It will still not be easy for PSVs with social distancing rules that requires matatus and buses to carry half of their capacities still in place.

A household survey by the Kenya National Bureau of Statistics found transport costs had more than doubled in some areas as a result of these measures, a situation that further inhibits movement of people.

For five months, over 200,000 private school teachers have not been paid after the government declared 2020 a lost year. This also applies to those employed by boards of management.

For five months, bartenders, bouncers, entertainers, have not had their daily bread. Hundreds of permanent employees have also seen their wages slashed - those for battered companies like Kenya Airways, by up to 75 per cent.

For five months, those hawkers that used to harass you along the Nairobi-Nakuru highwayhave had little, if any, income.

During this period, the value of transactions on payment card- debit cards, credit cards, Point-of-Sale machines and prepaid cards dropped by Sh75 billion. Mobile payments have also gone down, helped slightly by the government’s monthly transfers to the vulnerable people in the slums. This distress is now being reflected in the banks’ balance sheet as lenders grapple with a spike in bad loans.

As more borrowers show signs of distress, banks have been forced to put aside billions of their income as insurance against possible defaults.

This has eaten into their bottom lines, with bank profitability declining by almost 90 per cent to Sh7 billion in April, according to data from CBK. By the end of April last year, all commercial banks combined made Sh56.8 billion in profits before tax.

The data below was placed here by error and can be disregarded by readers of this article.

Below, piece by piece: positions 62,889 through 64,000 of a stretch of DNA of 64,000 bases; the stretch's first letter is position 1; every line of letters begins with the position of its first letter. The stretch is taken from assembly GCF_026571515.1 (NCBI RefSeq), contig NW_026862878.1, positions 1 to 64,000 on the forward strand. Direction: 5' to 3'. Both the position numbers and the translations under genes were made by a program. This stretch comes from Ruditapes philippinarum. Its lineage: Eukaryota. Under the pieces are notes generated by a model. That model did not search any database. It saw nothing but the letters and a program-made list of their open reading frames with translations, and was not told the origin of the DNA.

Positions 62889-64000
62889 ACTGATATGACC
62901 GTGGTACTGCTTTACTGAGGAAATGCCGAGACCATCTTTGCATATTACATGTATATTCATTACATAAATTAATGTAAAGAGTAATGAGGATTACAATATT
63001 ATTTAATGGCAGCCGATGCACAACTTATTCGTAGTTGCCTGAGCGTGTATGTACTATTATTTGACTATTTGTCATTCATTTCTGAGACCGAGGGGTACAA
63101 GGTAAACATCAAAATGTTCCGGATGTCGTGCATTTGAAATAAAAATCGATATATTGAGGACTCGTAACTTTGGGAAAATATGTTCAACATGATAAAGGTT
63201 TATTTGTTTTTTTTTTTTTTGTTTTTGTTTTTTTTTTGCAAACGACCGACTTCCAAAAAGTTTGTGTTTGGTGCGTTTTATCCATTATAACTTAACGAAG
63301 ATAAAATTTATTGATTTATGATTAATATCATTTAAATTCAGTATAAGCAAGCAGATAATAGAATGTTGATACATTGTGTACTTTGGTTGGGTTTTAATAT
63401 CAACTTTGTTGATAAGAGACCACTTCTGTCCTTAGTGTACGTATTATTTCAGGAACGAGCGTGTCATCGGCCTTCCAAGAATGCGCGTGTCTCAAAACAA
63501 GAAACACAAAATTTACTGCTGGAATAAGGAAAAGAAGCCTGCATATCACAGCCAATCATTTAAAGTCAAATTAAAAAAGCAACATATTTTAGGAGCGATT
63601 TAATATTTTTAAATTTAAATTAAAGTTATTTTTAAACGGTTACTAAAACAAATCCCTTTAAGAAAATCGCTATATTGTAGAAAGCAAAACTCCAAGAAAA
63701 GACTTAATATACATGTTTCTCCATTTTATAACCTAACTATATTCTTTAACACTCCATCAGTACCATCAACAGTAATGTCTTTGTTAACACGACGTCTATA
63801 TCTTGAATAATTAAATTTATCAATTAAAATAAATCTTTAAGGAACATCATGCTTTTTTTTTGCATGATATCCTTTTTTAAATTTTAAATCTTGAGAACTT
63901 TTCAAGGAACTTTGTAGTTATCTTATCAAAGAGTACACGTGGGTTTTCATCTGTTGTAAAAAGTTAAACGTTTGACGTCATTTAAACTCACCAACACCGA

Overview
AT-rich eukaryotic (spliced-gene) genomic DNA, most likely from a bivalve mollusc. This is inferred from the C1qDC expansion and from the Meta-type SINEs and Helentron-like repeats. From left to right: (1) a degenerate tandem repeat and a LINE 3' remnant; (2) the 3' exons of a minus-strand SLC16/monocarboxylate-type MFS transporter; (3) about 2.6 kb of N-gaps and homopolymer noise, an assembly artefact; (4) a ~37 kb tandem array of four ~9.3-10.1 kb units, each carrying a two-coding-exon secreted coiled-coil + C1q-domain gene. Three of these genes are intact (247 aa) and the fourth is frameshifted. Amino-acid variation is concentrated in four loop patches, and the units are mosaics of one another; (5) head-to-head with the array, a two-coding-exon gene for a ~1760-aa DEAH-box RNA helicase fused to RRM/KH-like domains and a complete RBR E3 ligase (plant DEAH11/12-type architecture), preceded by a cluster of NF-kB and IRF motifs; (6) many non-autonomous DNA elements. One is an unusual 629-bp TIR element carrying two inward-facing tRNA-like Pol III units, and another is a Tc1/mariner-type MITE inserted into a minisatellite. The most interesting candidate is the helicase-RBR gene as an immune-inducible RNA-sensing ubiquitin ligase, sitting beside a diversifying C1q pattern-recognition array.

Hotels hardest hit

In some cases, lenders have been forced to restructure the loans of borrowers distressed by the pandemic. A total of Sh844 billion worth of loans had been restructured, that is their terms changed by the end of July.

Loans which have not been serviced for more than three months, as a ratio of total loans rose to 13.1 per cent in June compared to 13 per cent in May, CBK data shows.

The toxicity of the bad loans has poured over into the auction market, as banks sought the services of auctioneers. But with depressed demand, there have been no takers of these distressed properties.

The hospitality industry has been one of the hardest hit by the virus with Kenya losing Sh80 billion so far in tourism revenue. President Kenyatta has been re-opening them gradually. Hotels and churches have been re-opened. Flights have resumed.

However, schools, pubs and entertainment joints might not be open soon as infection rates continue to rise. By end of yesterday, more than 30,000 people had been infected, with the country recording 474 deaths.

The government has also unveiled a Sh53.7 billion stimulus package aimed at pumping money into the economy. Victims of Covid-19 have tried everything to survive. Marando tried to secure Kazi Mtaani without success.

Covid 19 Time Series